<i>Word History: The great jurist Sir Edward Coke, who lived from 1552 to 1634, has explained why the <b>term mortgage comes from the Old French words mort, "dead," and gage, "pledge." <b/>It seemed to him that it had to do with the doubtfulness of whether or not the mortgagor will pay the debt. If the mortgagor does not, then the land pledged to the mortgagee as security for the debt "is taken from him for ever, and so dead to him upon condition, &c. And if he doth pay the money, then the pledge is dead as to the [mortgagee]." This etymology, as understood by 17th-century attorneys, of the Old French term morgage, which we adopted, may well be correct. The term has been in English much longer than the 17th century, being first recorded in Middle English with the form morgage and the figurative sense "pledge" in a work written before 1393. <i/>
 
2013-03-19 11:00:10 AM  
I only put 5% down, but have a decent fixed rate and should be out of pmi land in 4 instead of 10 years. But I wish I stuck with renting, home ownership isn't for some people. Hooray preventative maintenance and lawn work.
 
2013-03-19 11:00:26 AM  

Smackledorfer: I like the 'renting is always better' crowd myself. Especially the ones who think there are enough houses for everyone to rent after they admit apartment life has serious downsides.

I love having two neighbors and my own driveway and garage.


I'll bite; I prefer renting. Owned a 20 year-old house a few years back and it was nice...until I started adding up maintenance costs. New roof, new deck, new turkey mound....repair this, repair that. Don't get me wrong, I fully understand the benefits, it's awesome to be able to do whatever I want to my property. But I'm not at that point where that's nearly as important as saving cash. My rent is $625 a month and if something breaks, I call a landlord. Might buy again sometime in the next few years, but I'm perfectly content to rent for now.

/I only have 1 Neighbor and my own driveway and garage.
 
2013-03-19 11:21:04 AM  

YodaBlues: Smackledorfer: I like the 'renting is always better' crowd myself. Especially the ones who think there are enough houses for everyone to rent after they admit apartment life has serious downsides.

I love having two neighbors and my own driveway and garage.

I'll bite; I prefer renting. Owned a 20 year-old house a few years back and it was nice...until I started adding up maintenance costs. New roof, new deck, new turkey mound....repair this, repair that. Don't get me wrong, I fully understand the benefits, it's awesome to be able to do whatever I want to my property. But I'm not at that point where that's nearly as important as saving cash. My rent is $625 a month and if something breaks, I call a landlord. Might buy again sometime in the next few years, but I'm perfectly content to rent for now.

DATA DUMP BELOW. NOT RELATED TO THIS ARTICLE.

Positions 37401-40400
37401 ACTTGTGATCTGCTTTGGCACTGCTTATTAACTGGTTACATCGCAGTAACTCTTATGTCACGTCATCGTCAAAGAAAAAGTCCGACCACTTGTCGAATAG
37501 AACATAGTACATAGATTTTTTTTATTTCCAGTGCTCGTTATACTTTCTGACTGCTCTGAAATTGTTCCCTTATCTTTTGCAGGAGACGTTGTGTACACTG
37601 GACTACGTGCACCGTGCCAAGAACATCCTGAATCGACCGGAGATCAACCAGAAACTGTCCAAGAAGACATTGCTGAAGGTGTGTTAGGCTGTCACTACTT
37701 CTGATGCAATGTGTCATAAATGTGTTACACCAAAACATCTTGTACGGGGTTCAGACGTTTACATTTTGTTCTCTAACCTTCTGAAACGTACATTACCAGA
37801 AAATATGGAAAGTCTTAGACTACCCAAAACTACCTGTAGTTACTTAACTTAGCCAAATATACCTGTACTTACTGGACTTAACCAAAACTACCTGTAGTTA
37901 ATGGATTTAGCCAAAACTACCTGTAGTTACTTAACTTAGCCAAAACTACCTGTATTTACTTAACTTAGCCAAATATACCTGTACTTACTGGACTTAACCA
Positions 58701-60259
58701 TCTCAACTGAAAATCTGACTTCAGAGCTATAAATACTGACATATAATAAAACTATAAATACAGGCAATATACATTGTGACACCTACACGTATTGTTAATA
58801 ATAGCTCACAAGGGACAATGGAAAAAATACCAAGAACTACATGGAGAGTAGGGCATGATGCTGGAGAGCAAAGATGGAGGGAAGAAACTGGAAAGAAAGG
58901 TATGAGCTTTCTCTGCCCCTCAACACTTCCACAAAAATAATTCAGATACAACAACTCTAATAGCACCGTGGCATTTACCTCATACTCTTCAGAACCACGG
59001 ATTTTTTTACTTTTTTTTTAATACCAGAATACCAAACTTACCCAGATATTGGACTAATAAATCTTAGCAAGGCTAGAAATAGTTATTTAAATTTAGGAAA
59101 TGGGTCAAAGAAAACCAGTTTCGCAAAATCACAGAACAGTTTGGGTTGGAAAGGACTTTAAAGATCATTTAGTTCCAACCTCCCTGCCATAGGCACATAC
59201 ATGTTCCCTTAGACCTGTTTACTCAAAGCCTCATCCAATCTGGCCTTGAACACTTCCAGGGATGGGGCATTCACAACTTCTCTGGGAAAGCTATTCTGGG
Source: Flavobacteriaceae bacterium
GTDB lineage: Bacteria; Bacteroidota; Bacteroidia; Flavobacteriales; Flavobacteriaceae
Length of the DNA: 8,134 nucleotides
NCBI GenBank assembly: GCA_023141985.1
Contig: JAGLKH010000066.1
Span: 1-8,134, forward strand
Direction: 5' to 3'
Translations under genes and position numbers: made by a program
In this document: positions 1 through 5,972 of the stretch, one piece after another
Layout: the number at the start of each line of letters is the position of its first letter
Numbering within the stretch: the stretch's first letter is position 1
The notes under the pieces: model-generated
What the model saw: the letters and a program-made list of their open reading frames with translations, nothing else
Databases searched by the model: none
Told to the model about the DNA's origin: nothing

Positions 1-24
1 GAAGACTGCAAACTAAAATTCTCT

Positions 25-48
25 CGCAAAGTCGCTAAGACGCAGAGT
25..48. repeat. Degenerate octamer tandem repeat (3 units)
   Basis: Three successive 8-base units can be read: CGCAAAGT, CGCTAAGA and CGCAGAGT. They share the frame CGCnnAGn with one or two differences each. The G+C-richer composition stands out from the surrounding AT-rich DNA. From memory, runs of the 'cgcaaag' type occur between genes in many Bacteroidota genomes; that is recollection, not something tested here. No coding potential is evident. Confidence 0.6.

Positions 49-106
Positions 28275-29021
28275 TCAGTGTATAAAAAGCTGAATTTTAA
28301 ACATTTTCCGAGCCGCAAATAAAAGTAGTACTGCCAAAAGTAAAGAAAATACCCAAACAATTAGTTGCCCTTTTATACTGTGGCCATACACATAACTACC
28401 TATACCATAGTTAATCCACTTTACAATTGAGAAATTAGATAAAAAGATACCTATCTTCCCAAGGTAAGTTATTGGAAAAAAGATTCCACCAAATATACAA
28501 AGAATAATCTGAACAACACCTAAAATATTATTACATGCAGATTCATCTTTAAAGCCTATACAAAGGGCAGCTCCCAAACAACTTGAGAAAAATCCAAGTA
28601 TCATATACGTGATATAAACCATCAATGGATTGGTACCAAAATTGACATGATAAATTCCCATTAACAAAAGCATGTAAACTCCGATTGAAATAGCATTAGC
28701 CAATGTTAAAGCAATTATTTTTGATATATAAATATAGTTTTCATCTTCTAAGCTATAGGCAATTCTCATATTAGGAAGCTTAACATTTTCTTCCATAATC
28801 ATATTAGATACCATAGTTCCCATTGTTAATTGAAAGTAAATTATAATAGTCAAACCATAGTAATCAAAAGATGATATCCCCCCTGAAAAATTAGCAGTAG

/I only have 1 Neighbor and my own driveway and garage.


Pretty much this - home ownership is for suckers. Good luck with mobility when you are stuck in a underwater overpriced fixer.
 
2013-03-19 11:21:54 AM  
Hey subby, 2008 called and it wants its headline back.
 
2013-03-19 11:26:16 AM  

Elzar: YodaBlues: Smackledorfer: I like the 'renting is always better' crowd myself. Especially the ones who think there are enough houses for everyone to rent after they admit apartment life has serious downsides.

I love having two neighbors and my own driveway and garage.

I'll bite; I prefer renting. Owned a 20 year-old house a few years back and it was nice...until I started adding up maintenance costs. New roof, new deck, new turkey mound....repair this, repair that. Don't get me wrong, I fully understand the benefits, it's awesome to be able to do whatever I want to my property. But I'm not at that point where that's nearly as important as saving cash. My rent is $625 a month and if something breaks, I call a landlord. Might buy again sometime in the next few years, but I'm perfectly content to rent for now.

/I only have 1 Neighbor and my own driveway and garage.

Pretty much this - home ownership is for suckers. Good luck with mobility when you are stuck in a underwater overpriced fixer.